Consumer credit-cards would disappear and we would only spend what we could afford. Home mortgages, automobiles and small business loans would be granted upon a perceived ability to pay—all at zero interest. One-time fees would service the system.

If you bought a house for $180,000, you’d pay it off in ten years for $1,500 a month (plus the service fee). Debt is not a killer, it’s interest on debt that makes paupers of us. With a 4% mortgage, that same house over ten years costs $44,000 in interest charges. For what? For a banker’s pocket.

President Abraham Lincoln printed ‘government currency’ at no interest to finance the Civil War. Shortly afterward, The London Times printed the following:   

“If that mischievous financial policy, which had its origin in the North American Republic, should become indurated down to a fixture, then that Government will furnish its own money without cost. It will pay off debts and be without a debt. It will have all the money necessary to carry on its commerce. It will become prosperous beyond precedent in the history of the civilized governments of the world. The brains and the wealth of all countries will go to North America. That government must be destroyed, or it will destroy every monarchy on the globe.”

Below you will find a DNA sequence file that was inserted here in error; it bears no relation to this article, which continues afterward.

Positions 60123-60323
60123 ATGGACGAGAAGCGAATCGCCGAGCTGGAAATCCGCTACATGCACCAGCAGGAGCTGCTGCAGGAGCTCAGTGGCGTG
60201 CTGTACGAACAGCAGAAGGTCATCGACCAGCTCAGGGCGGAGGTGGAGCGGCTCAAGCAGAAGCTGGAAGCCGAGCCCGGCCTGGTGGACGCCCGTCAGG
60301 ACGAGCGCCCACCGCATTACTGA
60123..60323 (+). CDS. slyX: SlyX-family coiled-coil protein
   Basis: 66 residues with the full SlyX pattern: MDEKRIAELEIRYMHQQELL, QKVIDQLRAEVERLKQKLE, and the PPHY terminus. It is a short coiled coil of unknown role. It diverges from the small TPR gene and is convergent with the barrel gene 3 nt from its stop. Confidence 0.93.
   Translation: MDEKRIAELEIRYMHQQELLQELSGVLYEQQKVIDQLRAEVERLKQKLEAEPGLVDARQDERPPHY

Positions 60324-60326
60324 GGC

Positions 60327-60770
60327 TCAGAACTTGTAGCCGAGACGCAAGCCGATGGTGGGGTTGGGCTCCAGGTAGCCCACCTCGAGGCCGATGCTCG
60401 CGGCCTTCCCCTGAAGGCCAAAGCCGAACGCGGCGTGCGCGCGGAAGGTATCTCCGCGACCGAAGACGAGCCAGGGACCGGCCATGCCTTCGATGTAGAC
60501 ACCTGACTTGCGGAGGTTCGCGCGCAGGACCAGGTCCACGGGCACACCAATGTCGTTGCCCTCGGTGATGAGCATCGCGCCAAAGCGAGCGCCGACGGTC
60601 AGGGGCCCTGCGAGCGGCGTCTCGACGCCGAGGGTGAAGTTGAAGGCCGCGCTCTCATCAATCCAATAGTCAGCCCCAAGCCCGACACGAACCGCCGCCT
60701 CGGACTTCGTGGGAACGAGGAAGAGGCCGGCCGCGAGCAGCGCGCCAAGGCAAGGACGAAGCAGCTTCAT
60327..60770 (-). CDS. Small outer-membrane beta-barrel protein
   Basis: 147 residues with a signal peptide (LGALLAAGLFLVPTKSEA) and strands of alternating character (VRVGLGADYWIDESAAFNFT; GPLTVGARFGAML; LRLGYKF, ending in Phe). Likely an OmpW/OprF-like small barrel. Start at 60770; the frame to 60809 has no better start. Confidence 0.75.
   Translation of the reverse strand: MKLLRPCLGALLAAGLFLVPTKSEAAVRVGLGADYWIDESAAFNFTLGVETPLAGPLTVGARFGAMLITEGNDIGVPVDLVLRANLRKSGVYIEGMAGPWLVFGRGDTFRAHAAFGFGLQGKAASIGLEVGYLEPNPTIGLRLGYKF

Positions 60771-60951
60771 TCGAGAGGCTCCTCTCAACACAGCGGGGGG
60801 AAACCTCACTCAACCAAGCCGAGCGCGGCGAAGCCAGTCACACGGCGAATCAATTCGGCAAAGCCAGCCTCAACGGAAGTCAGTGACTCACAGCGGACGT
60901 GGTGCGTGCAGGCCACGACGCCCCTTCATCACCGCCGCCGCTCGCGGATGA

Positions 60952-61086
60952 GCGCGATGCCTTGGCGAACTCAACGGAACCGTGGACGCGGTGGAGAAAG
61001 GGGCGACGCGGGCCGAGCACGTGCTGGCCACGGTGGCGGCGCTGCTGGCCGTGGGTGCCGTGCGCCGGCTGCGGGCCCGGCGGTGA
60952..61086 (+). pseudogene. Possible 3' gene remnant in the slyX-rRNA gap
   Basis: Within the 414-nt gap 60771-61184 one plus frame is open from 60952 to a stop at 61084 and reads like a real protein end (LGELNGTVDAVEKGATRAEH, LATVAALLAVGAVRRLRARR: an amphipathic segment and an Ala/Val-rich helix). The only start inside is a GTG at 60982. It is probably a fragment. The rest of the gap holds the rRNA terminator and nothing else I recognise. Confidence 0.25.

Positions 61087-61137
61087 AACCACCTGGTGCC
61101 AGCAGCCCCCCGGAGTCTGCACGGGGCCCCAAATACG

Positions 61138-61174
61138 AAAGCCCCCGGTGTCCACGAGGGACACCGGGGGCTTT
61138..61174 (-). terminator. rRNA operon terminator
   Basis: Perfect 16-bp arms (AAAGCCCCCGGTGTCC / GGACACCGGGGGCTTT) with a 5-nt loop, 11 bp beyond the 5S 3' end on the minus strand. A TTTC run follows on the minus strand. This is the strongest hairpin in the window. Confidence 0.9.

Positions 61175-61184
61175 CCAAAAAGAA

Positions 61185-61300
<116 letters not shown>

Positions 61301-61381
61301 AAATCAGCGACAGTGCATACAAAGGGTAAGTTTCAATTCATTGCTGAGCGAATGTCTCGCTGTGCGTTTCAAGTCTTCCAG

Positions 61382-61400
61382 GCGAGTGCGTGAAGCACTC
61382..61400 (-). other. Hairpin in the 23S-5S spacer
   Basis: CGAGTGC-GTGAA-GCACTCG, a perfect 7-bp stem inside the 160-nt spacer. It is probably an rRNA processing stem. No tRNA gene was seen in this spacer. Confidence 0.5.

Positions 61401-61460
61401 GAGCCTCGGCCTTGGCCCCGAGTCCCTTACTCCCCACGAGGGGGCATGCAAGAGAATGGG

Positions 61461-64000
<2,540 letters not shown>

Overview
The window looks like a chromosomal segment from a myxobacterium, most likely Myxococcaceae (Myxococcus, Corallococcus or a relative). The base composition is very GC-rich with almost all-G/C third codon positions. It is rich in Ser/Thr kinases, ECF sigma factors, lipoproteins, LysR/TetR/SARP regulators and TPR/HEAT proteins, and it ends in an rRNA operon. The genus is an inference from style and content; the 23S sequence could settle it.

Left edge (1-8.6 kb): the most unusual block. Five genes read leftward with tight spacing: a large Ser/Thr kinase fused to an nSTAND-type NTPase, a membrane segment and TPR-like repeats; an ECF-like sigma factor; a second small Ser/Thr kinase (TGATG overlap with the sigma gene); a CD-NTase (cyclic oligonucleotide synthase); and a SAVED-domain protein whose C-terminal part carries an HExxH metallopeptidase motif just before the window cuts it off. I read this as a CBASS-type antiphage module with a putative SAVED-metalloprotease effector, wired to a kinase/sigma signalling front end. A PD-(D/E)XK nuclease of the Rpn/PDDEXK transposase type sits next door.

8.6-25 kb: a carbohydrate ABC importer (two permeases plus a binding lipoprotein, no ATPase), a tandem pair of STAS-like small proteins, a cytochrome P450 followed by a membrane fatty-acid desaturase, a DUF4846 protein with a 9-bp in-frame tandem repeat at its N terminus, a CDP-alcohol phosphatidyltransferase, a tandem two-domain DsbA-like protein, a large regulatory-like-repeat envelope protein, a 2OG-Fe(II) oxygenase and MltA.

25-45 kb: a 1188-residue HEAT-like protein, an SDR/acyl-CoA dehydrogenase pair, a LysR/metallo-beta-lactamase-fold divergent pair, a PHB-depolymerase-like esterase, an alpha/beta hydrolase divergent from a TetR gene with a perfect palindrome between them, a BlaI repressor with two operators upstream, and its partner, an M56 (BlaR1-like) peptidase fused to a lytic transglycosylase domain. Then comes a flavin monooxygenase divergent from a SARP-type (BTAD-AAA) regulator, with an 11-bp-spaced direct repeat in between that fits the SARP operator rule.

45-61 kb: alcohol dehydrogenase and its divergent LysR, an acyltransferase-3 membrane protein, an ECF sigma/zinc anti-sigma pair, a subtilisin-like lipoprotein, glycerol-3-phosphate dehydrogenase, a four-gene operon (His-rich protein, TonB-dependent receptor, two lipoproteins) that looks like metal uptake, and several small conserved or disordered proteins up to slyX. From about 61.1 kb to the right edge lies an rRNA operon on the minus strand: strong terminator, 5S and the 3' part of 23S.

We once were (and could be again) ‘that Government.’ Interesting thought.

A hundred years later, President John Kennedy followed Lincoln’s path by Executive Order. Kennedy signed a presidential document that amended an order of September 19th, 1951, giving him legal clearance to create his own money to run the country--money that would belong to the people, an Interest and debt-free money.

He had United States Notes printed, completely ignoring the Federal Reserve Notes from the private banks of the Federal Reserve, issuing over $4 billion in cash money. He was out to undermine the Federal Reserve System of the United States. Five months later and a single day after Kennedy's assassination, all the notes, Kennedy had issued, were called out of circulation.